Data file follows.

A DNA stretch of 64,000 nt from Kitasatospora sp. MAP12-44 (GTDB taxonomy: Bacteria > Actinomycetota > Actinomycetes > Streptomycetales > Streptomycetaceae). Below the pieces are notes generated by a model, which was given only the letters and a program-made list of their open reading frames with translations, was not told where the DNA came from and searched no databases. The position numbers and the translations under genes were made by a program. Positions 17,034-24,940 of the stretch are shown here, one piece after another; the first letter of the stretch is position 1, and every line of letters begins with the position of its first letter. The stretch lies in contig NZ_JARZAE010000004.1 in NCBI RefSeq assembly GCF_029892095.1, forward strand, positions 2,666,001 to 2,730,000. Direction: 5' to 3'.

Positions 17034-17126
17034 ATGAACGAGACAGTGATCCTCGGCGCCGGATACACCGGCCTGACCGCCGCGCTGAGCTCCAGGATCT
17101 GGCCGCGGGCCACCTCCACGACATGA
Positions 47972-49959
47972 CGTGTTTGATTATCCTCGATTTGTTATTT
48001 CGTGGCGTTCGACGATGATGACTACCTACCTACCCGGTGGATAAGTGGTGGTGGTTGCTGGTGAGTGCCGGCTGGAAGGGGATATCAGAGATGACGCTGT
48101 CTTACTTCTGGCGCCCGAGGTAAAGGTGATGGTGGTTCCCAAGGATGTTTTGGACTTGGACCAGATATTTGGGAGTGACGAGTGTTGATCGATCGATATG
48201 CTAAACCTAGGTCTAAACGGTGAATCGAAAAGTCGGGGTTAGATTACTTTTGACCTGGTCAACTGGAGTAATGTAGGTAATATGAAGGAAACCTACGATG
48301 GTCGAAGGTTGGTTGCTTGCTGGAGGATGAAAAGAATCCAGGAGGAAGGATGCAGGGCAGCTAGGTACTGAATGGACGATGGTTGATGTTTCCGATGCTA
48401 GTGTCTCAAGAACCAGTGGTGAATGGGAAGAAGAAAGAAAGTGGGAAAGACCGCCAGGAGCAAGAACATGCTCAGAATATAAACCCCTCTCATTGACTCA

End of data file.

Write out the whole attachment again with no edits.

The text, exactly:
A DNA stretch of 64,000 nt from Kitasatospora sp. MAP12-44 (GTDB taxonomy: Bacteria > Actinomycetota > Actinomycetes > Streptomycetales > Streptomycetaceae). Below the pieces are notes generated by a model, which was given only the letters and a program-made list of their open reading frames with translations, was not told where the DNA came from and searched no databases. The position numbers and the translations under genes were made by a program. Positions 17,034-24,940 of the stretch are shown here, one piece after another; the first letter of the stretch is position 1, and every line of letters begins with the position of its first letter. The stretch lies in contig NZ_JARZAE010000004.1 in NCBI RefSeq assembly GCF_029892095.1, forward strand, positions 2,666,001 to 2,730,000. Direction: 5' to 3'.

Positions 17034-17126
17034 ATGAACGAGACAGTGATCCTCGGCGCCGGATACACCGGCCTGACCGCCGCGCTGAGCTCCAGGATCT
17101 GGCCGCGGGCCACCTCCACGACATGA
Positions 47972-49959
47972 CGTGTTTGATTATCCTCGATTTGTTATTT
48001 CGTGGCGTTCGACGATGATGACTACCTACCTACCCGGTGGATAAGTGGTGGTGGTTGCTGGTGAGTGCCGGCTGGAAGGGGATATCAGAGATGACGCTGT
48101 CTTACTTCTGGCGCCCGAGGTAAAGGTGATGGTGGTTCCCAAGGATGTTTTGGACTTGGACCAGATATTTGGGAGTGACGAGTGTTGATCGATCGATATG
48201 CTAAACCTAGGTCTAAACGGTGAATCGAAAAGTCGGGGTTAGATTACTTTTGACCTGGTCAACTGGAGTAATGTAGGTAATATGAAGGAAACCTACGATG
48301 GTCGAAGGTTGGTTGCTTGCTGGAGGATGAAAAGAATCCAGGAGGAAGGATGCAGGGCAGCTAGGTACTGAATGGACGATGGTTGATGTTTCCGATGCTA
48401 GTGTCTCAAGAACCAGTGGTGAATGGGAAGAAGAAAGAAAGTGGGAAAGACCGCCAGGAGCAAGAACATGCTCAGAATATAAACCCCTCTCATTGACTCA